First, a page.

Always and never are two words always to be careful never to use. My current employer announced that matching contributions would be dropped to 10% beginning this year. In the past, the match was 33 1/3% to 100% percent, depending on company earnings. For the past two years, it was the minimum. Now at 10%, I am much better off to fore go the match and just put it into a Roth 401k so that I will not have to pay taxes on my distributions. As long as my tax rate is over 10%, then foregoing my employers match is a good idea.

  9. Anonymous

    1. Bingo Ditto on “Evolution’s” comments above!
    2. Anyone who reads anything about Money – MUST read the book Evolution of Wealth; it is “actual truth”…
    3. An actual example of an Opportunity that justified taking retirement out; in ’74, my wife took her $2.7K retirement from 5 years of teaching and we used it as the downpayment for a new $32K townhouse which we sold for $57K three years later when moving up to a SF Home. In ’02 we bought back the “5 years of retirement work credit” for just $16K. Oh, and we just settled on our $1.2M Retirement Dream house on a mountaintop in Western N.C with less than a $200K mortgage. No Lesson (including this one) is “Always and Forever” – always know your current real options and risks.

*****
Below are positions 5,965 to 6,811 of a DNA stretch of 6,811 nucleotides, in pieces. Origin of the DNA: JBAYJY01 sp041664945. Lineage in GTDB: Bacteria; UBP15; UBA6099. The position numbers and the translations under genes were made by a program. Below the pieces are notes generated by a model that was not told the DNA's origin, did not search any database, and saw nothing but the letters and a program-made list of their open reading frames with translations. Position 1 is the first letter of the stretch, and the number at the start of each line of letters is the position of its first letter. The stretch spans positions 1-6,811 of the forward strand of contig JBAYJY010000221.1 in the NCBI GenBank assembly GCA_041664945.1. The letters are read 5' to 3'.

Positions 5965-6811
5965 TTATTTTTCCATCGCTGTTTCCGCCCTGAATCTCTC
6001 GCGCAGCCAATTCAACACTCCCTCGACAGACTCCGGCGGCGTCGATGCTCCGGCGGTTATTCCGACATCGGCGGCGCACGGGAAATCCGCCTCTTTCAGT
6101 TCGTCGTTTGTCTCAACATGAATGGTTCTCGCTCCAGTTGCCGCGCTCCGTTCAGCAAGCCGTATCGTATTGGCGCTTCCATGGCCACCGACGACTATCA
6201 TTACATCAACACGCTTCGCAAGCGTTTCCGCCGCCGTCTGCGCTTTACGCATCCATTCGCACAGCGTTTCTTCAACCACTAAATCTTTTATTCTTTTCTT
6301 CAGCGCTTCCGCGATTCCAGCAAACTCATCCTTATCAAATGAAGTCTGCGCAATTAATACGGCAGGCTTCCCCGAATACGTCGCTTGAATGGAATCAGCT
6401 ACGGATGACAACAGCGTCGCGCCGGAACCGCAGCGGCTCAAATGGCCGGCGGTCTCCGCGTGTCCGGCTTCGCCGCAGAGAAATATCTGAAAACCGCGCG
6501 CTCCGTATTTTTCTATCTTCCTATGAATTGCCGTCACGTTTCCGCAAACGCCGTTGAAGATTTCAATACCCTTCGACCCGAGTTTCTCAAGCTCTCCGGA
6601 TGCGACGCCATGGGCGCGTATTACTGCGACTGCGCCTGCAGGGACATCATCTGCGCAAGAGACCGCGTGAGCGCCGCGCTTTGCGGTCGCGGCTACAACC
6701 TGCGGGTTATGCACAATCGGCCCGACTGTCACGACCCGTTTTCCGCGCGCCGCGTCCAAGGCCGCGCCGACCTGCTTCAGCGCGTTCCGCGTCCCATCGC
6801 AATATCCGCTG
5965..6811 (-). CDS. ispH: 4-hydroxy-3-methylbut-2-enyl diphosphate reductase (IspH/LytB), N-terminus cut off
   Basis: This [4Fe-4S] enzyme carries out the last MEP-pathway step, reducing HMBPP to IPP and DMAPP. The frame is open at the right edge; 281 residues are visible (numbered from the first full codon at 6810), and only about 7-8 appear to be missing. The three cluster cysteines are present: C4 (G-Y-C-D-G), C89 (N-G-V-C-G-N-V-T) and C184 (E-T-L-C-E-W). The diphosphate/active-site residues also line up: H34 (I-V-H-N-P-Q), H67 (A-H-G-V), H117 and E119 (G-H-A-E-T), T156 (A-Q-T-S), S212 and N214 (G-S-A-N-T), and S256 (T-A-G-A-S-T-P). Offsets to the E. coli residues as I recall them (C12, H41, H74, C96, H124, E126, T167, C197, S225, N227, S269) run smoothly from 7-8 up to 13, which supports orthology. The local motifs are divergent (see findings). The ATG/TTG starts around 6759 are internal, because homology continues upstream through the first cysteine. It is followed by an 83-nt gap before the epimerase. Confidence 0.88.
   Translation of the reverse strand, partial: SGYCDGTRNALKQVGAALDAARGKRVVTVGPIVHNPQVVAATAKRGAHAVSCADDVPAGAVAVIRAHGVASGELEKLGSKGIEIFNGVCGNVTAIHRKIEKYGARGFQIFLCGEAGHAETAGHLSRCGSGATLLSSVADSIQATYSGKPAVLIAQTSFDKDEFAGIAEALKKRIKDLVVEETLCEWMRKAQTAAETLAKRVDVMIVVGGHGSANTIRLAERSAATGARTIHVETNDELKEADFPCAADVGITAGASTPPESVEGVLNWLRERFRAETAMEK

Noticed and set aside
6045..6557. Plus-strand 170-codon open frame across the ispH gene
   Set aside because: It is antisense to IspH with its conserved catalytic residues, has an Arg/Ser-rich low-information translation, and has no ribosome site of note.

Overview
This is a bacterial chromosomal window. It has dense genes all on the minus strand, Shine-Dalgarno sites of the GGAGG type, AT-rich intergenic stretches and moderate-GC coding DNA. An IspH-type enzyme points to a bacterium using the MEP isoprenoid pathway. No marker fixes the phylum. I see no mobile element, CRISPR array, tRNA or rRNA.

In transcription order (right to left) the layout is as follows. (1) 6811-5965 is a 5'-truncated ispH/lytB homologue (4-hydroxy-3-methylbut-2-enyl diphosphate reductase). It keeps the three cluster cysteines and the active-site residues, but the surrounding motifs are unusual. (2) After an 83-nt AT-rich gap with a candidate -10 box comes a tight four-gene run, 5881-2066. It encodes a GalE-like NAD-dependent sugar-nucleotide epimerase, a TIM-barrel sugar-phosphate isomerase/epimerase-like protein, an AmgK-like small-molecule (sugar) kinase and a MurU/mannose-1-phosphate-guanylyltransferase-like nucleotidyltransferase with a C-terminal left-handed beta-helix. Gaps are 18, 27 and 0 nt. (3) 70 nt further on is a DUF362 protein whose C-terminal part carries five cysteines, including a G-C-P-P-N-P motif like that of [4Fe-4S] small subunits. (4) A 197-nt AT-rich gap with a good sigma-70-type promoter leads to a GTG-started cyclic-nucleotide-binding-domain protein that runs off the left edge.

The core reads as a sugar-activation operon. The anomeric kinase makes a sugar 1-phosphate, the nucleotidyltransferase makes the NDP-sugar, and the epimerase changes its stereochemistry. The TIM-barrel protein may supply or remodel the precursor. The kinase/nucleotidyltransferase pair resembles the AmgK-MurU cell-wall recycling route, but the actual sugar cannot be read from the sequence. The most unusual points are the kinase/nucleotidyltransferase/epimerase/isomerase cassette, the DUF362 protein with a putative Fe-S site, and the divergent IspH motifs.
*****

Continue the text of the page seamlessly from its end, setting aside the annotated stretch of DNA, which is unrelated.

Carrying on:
10. Anonymous

    Opportunity cost. That’s the biggest eroding factor that you didn’t mention. What was and is the opportunity cost of the money that you should currently have in your 401k?
    Better yet…did you make these decisions on your own? If so, did you do research into the matter? Was there any comparison done between the scenarios you were contemplating?
    If someone helped you with these decisions, who was it? Were they qualified to help? How did they help?

Leave a Reply